Four New Maize Varieties in Northern Ghana
Farmers’ persistent demand for early maturing, high-yielding, and stress tolerant maize varieties for northern Ghana has finally been met. Over the years, many farmers continue to record very low or no yields from their toil due to non-availability of stress tolerant seed varieties. Today, the story has changed. Researchers at the Savannah Agriculture Research Institute (SARI) have released four new maize hybrids to increase availability of varieties with multiple tolerance to drought and Striga. The new hybrids are expected to address the prevalent low soil nitrogen, drought, and Striga stresses ─ in order to lessen the drudgery, and improve yields and livelihoods of smallholder maize farmers in that part of the country.
The National Variety Release and Registration Committee (NVRRC) accepted the hybrids for commercial production, once approval is given by the Ministry of Food and Agriculture.
Maize production in the Guinea and Sudan Savannah zones of Ghana is constrained by these stresses. At farmer level, for instance, all three stresses can occur simultaneously, and the combined effect can cause yield loss of up to almost 100%, leaving many farmers, mostly women, poorer than before. The four new varieties, which include two early and two extra-early maturing drought and Striga tolerant hybrids, will bring back some relief, and make farming a worthwhile effort to farmers.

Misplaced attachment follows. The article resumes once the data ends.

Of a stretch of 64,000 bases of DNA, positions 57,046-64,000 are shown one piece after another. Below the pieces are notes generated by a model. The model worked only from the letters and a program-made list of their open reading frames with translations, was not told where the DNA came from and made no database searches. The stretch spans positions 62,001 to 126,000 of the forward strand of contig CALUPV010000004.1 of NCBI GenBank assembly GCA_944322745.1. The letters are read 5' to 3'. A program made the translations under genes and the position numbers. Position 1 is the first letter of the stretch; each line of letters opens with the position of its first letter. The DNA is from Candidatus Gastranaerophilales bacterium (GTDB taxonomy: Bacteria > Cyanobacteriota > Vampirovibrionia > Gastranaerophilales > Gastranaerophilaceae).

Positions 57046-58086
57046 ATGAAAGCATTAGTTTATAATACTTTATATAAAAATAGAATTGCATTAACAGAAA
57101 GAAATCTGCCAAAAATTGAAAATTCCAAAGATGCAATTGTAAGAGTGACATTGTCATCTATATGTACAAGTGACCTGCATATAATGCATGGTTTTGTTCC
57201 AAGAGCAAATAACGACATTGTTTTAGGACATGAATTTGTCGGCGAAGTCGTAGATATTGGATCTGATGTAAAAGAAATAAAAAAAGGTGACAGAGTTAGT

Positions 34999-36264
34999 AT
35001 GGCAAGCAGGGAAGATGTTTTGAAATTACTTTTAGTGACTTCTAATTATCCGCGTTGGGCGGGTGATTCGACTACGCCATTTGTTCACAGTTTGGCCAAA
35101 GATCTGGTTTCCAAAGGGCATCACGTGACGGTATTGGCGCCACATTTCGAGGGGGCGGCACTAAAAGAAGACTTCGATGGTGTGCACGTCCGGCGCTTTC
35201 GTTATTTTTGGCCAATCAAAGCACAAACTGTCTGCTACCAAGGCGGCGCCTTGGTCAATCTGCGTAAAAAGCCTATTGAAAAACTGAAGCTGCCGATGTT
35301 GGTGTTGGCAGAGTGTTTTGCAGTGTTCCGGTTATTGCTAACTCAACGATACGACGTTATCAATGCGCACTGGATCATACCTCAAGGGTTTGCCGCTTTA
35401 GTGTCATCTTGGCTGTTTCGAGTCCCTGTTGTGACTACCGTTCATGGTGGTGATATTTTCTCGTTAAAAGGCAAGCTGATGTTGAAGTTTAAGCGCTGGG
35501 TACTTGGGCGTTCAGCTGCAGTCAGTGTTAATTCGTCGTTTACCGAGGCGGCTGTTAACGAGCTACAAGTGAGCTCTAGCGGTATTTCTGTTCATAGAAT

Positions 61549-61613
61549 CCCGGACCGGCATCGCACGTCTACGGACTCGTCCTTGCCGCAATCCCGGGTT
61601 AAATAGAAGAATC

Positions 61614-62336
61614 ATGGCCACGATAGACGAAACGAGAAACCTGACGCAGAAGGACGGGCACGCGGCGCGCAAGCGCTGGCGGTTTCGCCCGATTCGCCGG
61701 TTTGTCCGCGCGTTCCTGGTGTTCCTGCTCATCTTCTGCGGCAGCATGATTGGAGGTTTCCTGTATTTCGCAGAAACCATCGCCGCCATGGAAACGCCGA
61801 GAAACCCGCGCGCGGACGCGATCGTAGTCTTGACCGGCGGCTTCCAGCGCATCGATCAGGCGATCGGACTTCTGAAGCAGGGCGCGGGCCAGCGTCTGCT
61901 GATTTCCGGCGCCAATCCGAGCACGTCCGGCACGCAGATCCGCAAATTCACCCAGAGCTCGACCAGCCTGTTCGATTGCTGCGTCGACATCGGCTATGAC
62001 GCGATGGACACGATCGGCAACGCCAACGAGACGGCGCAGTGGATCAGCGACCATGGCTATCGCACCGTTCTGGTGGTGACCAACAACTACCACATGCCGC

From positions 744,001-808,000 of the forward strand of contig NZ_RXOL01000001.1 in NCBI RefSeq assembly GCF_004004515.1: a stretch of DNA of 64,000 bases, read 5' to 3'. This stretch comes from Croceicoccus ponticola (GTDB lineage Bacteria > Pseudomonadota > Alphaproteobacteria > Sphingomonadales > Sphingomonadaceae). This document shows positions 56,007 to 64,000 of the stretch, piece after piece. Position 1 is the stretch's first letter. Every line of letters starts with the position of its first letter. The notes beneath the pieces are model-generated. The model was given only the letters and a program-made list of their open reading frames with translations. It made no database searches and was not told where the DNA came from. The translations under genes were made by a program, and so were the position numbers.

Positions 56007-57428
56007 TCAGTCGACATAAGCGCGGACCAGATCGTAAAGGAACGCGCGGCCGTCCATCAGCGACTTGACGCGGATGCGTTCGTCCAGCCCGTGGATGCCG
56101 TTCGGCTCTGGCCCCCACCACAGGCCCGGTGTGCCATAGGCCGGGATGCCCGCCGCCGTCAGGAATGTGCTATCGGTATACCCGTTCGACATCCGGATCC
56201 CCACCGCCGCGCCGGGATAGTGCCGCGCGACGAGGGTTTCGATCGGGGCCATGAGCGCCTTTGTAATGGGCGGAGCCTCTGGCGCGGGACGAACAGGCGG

Attributes of the hybrids
|Suggested Name||Maturity Period||Potential Yield||Special Attribute|
|CSIR- Denbea||90 days||6.5/ha||Drought and Striga tolerant
Golden yellow grain colour
Suitable for poultry and livestock nutrition
|CSIR-Similenu||90 days||6.0/ha||Drought and Striga tolerant|
|CSIR-Komnaaya||85 days||5.5||Drought and Striga tolerant|
|CSIR-Wang-Basig||85 days||5.5||Drought and Striga tolerant|
Results of participatory variety selection trials revealed high farmer preference of all four varieties for cultivation, and high consumer acceptability for local dishes.
Appropriate use of the hybrids ─ which are generally appealing to farmers, traders, processors, and input dealers ─ will improve farmers’ resilience to climate change, as well as their productivity. The hybrids also have broad adaptation to other countries including Nigeria, Mali and Benin.
With the harmonization of the Economic Community of African States (ECOWAS) seed policy, the new varieties could be targeted by regional private seed sector players for multiplication and marketing in broader regional markets within the ECOWAS region. Of course, there will be a huge impact on the Ghanaian local seed sector as well as employment opportunities for the growing number of unemployed youth.
Efforts will soon be directed at producing early generation seeds of parental lines of the hybrids for mass production, promotion, and commercialisation.